The Refugee Rights Action Network joined other activists from all around the country, this Easter weekend in Darwin – a place which has progressively become the detention capital of Australia. Activists from Perth, Melbourne, Brisbane and Sydney were among those attending, this included three ex-detainees – three men from Iraq, Afghanistan and Sri Lanka who joined the convergence to speak out against mandatory detention.

On the first day of the convergence 135 people congregated at parliament gardens to hear an array of speeches in support of refugee rights. Aboriginal rights activist and local indigenous woman, June Mills, was among the speakers initiating the day with a welcome to country on behalf of the larrakia people – the local indigenous community.

The speeches were followed by a march through the city to the Department of Immigration offices where an emotional speech was delivered by Perth’s Refugee Rights Action Network’s, Marcus Hampson. The contingent then marched to the church grounds and were addressed by Hadi Housseini, an Afghan teenager, who had previously been in detention.

The convergence then travelled to Darwin Airport Lodge, a detention facility used to detain mostly families and minors. The convergence approached the fence and started to yell over the fence and people on the other side came out of their rooms and stood on their balconies and approached the perimeter fencing. Men, women and children communicated to the protesters on the outside despite the heavy presence from guards and police.

It was a confronting experience to try and talk to people through tall fencing, mesh and plastic making it hard to visibly see each other this was further exacerbated by the constant presence and vigilance from police and Serco. People on the inside attempted to pass notes over the top but they were intercepted by the police on the outside whilst the people on the inside were reprimanded by Serco guards. However, there was a perseverance on both sides of the fence to communicate and so many notes passed too and fro that eventually the police and Serco relented.

Parents put their toddlers on their shoulders and they were able to see above the fence, one played with a protesters son also sitting upon his father’s shoulders. Many of the people inside had been detained for over a year, including unaccompanied minors from the age of 10. This was revealed through communications and through the following notes passed through the fence:

The following day the convergence travelled to Northern Immigration Detention Centre (NIDC) and marched around the perimeter to congregate at one point of the fence and chanted over the top.

Responses were limited, it was incredibly hard to see into the centre as it is contained within double perimeter fences and large shrubbery and trees. There were Serco guards patrolling inside the inner perimeter fence, a private security company patrolling the outer ring of fencing and the Northern Territory police stationed on the outside of the fences.

A protester scaled the fence and was able to sight men waving from within the centre – the heightened elevation of the tree the only position which achieved visibility into the centre.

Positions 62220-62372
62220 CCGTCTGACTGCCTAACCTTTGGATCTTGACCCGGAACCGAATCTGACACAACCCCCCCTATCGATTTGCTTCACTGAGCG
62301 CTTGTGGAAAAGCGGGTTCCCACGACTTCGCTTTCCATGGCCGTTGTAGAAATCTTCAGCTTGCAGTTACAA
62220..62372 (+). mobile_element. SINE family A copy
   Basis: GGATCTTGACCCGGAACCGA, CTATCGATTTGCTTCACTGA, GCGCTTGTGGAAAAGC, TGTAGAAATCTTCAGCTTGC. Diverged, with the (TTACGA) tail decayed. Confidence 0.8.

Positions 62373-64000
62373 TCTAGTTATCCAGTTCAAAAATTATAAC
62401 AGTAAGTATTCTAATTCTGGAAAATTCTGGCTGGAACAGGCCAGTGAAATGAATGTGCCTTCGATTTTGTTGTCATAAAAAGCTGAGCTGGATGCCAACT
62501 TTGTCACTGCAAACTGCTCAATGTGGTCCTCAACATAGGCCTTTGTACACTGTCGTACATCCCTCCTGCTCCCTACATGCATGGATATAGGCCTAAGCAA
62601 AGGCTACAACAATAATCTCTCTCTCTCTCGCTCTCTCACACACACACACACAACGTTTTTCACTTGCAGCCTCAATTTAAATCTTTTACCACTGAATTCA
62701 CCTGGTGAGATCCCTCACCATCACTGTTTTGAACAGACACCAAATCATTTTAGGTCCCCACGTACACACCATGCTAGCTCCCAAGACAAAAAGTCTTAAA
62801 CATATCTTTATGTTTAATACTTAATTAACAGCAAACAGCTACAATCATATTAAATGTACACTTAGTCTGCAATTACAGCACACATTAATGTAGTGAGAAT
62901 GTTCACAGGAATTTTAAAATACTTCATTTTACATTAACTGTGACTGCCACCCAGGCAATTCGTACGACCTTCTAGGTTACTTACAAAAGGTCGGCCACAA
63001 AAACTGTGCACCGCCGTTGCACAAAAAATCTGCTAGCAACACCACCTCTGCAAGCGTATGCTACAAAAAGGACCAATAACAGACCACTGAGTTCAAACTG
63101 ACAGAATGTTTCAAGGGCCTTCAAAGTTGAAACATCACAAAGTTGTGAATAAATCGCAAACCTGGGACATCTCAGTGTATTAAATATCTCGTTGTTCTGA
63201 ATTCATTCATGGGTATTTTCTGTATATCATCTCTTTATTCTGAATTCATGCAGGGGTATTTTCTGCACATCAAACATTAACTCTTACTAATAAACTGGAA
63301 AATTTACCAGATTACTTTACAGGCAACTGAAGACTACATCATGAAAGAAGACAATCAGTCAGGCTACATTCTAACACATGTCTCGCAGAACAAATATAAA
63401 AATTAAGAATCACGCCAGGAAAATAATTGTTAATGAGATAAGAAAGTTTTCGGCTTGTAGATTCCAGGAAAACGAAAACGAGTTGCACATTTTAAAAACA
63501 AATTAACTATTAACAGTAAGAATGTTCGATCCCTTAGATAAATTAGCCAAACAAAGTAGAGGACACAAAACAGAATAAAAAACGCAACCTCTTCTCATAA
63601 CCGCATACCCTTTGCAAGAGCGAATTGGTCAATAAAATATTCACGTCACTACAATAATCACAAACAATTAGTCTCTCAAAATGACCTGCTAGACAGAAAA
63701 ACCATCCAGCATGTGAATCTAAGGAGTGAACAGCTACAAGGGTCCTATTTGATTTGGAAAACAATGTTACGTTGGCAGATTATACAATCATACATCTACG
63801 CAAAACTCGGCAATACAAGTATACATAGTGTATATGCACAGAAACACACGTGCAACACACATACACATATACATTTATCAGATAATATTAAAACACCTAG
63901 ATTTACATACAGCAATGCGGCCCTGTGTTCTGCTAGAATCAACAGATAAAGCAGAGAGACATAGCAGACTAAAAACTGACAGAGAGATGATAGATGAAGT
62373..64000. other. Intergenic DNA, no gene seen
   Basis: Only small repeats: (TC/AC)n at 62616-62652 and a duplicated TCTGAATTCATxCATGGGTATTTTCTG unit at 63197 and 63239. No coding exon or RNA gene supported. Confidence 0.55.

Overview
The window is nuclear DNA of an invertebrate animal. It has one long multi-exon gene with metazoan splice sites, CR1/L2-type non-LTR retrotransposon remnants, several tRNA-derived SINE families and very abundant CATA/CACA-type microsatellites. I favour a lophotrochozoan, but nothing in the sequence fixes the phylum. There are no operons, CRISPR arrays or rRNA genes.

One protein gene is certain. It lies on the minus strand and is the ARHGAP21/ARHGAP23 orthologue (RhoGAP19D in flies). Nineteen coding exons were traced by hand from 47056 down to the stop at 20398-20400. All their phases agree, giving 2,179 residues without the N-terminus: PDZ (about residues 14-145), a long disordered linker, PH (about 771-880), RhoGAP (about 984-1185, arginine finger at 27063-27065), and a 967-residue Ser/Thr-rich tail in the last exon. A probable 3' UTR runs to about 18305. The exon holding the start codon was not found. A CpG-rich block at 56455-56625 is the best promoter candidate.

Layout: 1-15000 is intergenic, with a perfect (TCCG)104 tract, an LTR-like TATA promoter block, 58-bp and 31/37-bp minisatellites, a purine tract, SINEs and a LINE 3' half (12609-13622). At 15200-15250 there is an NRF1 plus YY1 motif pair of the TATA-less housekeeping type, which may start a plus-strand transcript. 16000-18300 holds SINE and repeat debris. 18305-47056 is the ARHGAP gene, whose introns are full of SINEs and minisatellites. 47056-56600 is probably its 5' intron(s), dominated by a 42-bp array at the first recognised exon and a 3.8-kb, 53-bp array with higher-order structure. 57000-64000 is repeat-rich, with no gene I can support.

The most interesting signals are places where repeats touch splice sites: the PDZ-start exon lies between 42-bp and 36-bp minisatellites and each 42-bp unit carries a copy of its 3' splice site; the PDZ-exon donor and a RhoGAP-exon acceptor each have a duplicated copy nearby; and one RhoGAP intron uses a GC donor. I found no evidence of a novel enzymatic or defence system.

According to reports from inside the detention centre, asylum seekers in the NIDC were warned not to take part in any protest inside the detention centre.  Around 200 Serco guards were posted inside NIDC although there are only around 100 asylum seekers in addition to Indonesian asylum boat crew and fisher-folk.

Asylum seekers were told that any indication of protest — ‘even if you jump up or wave your hands’ — that their files would be sent to the Federal Police. They were also told that planned moves out of the detention would be indefinitely stalled if they took part in any protest activity.

On the third day of the convergence protesters travelled to Wickham Point, one of Darwin’s most remote centres. The contingent was halted at the perimeter of the land under the pretence that it was private property, this was at such a distance that the centre was not even within visibility or earshot.

The Police lined the boom-gate at the entrance to the road that leads to the centre. After discussion the protesters decided to walk to the left of the boom-gate and around a fence to scale a hill to get within eye-sight of the centre in the hopes of letting those inside know that they were there. As the protesters began to scale the hill the police followed and initiated a chase. 7 activists were arrested at the top of the hill but were later released.

Many successes were achieved through the convergence, foremost, the people suffering inside detention knowing that there are people on the outside who support them and who are adamantly opposed to mandatory detention, the exposure of asylum seeker stories within detention, further exposure of the self-harm epidemic that is an inherent product of detention – in children as young as 10 – and media coverage of the issue to keep it at the forefront and attention of the public and on the conscience of all those who are cogs in its existence.

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